Lisbon rolled her eyes and pushed the button. Jane was going to the roof. He could at least try to be mysterious about it. She liked the challenge.

"Jane," she called out to him, making her way over the gravel roof. He looked up, and she frowned slightly. His eyes were sad. It's a ridiculous statement that she never would have made before she had met him, but even without a single detail to point out as evidence, she's prepared to swear on the bible that it's true.

Jane rocked back a step at her approach, leaning against the low edge that separated him from a steep fall. Lisbon slowed, purposeful strides becoming a more casual stroll.

Lisbon pulled the ball from her pocket, letting it dangle on the chain. The late summer sun pierced the translucent stone, lighting it from within, and she took a moment to admire it again. "You gave me this?" she asked, almost awkwardly, her eyes dropping to the lapel of his suit rather than meeting his.

"Yes," Jane replied, his eyes scanning her, seeming to read her every thought in a way that left her irritated with him, no matter how often he did it. She met his eyes, a hint of challenge in her own. "I bought it in a thrift shop in Florida, a long time ago," he added softly.

Lisbon sighed. "Thank you." She said it because she was supposed to, rather than because she was truly grateful. Gifts without context aren't something she'll ever be comfortable accepting. They feel like bribes rather than affection.

Jane forced a smile, and she knew that this was important to him for some reason. Lisbon matched his smile with an equally false one and dropped the green ball into her pocket. Jane sat on the edge and Lisbon went to high alert out of instinct.

A heavy breeze ruffled their clothing and Jane swayed slowly. Lisbon wondered, for a moment, if he was doing it on purpose. Some part of her was always suspicious of him, wary. She shook its influence, frowning yet again as she grabbed him by the collar and pulled him solidly onto the roof.

"You were going to fall," she explained at his faintly incredulous look. "Come on," she added, dragging him none too gently toward the stairs. "There's a deli on 23rd that has the best sourdough in the city." It also has one of the largest selections of teas Lisbon has ever seen. But that was purely incidental.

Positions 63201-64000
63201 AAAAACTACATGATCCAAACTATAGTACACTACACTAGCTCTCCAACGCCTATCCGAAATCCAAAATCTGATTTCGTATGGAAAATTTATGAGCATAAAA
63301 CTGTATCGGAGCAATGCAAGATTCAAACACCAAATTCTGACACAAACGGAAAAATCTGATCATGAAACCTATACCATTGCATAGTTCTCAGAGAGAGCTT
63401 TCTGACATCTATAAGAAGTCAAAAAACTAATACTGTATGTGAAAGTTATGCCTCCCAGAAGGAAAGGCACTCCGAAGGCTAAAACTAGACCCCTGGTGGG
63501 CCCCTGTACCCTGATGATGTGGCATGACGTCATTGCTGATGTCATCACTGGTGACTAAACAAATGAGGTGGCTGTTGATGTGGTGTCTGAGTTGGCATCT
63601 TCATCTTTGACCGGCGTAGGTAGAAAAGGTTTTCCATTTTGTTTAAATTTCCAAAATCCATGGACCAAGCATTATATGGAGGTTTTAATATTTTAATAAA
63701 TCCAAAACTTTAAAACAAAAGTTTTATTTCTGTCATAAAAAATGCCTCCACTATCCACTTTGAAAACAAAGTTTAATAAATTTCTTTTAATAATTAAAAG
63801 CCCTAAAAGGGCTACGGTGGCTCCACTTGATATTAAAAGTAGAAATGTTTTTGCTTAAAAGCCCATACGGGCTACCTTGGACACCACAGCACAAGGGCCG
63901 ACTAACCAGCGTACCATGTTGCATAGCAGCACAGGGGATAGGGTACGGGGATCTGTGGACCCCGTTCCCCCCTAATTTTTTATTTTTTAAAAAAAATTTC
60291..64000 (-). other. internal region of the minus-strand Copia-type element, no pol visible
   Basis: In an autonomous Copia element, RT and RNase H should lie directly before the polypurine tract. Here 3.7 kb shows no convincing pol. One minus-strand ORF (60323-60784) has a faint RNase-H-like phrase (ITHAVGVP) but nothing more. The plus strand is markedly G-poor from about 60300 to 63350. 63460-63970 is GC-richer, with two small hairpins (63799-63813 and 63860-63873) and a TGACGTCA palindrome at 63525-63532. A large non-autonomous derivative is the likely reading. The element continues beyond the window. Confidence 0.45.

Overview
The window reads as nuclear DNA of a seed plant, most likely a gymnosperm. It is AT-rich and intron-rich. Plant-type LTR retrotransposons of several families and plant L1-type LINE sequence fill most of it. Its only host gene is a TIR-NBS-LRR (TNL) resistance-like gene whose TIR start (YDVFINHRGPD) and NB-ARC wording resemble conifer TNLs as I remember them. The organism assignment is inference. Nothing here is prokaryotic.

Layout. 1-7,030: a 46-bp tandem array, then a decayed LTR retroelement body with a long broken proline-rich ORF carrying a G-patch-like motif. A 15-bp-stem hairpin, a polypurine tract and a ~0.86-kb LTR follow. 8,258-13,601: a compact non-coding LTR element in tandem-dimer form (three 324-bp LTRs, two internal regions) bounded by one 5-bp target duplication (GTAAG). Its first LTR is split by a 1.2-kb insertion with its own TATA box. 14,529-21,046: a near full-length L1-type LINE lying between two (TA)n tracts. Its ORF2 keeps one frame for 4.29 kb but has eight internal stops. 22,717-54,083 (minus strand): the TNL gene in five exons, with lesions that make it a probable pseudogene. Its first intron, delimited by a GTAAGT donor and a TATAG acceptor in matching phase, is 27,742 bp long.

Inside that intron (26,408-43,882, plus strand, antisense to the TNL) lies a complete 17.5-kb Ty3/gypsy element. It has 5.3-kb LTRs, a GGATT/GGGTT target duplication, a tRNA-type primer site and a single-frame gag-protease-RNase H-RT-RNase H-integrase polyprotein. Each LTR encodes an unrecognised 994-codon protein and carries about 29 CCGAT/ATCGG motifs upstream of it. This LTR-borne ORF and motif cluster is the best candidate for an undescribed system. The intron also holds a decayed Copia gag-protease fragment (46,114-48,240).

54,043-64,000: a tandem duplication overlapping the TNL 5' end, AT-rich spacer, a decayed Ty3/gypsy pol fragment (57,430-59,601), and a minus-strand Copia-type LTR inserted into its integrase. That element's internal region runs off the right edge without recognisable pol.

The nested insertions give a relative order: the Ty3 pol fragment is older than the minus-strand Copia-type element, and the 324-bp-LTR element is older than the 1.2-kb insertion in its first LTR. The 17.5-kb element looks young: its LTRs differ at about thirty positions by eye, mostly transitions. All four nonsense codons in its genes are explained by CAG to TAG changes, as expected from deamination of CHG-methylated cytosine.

It's nearly a month before Jane found an egg-shaped rock in his couch, under the first cushion where he used to keep Lisbon's things.

It's heavy for its size and polished to a high gloss. He flicked on the lamp and studied it. Solid, heavy, silvery hematite. Exactly the right size to nestle in the palm of his hand. He wondered if she knew the meanings attributed to hematite, if she researched the generation ball he gave her. It's all tripe, of course, but he wondered about the response.

He slept at the office that night, his treasures hidden beneath him, except for the hematite. Jane held it in his hands, resting over his chest, the skin-warmed rock comforting in its weight. He did not sleep, but rested nevertheless.

Cho was understandably confused when he found his tie threaded though a ring and tied around one of his chair legs. He crouched in front of it, studying it. He had worn the tie yesterday. And he was fairly certain he had worn it home.

He tapped the ring gently, rocking it. It was heavy gold, thick, masculine. A broad red stone lay flat in the gold. Worn carvings adorned the band. Cho slipped the tie off the chair, shaking the ring into his hand. He thumbed it thoughtfully as he folded the tie and put it in his pocket.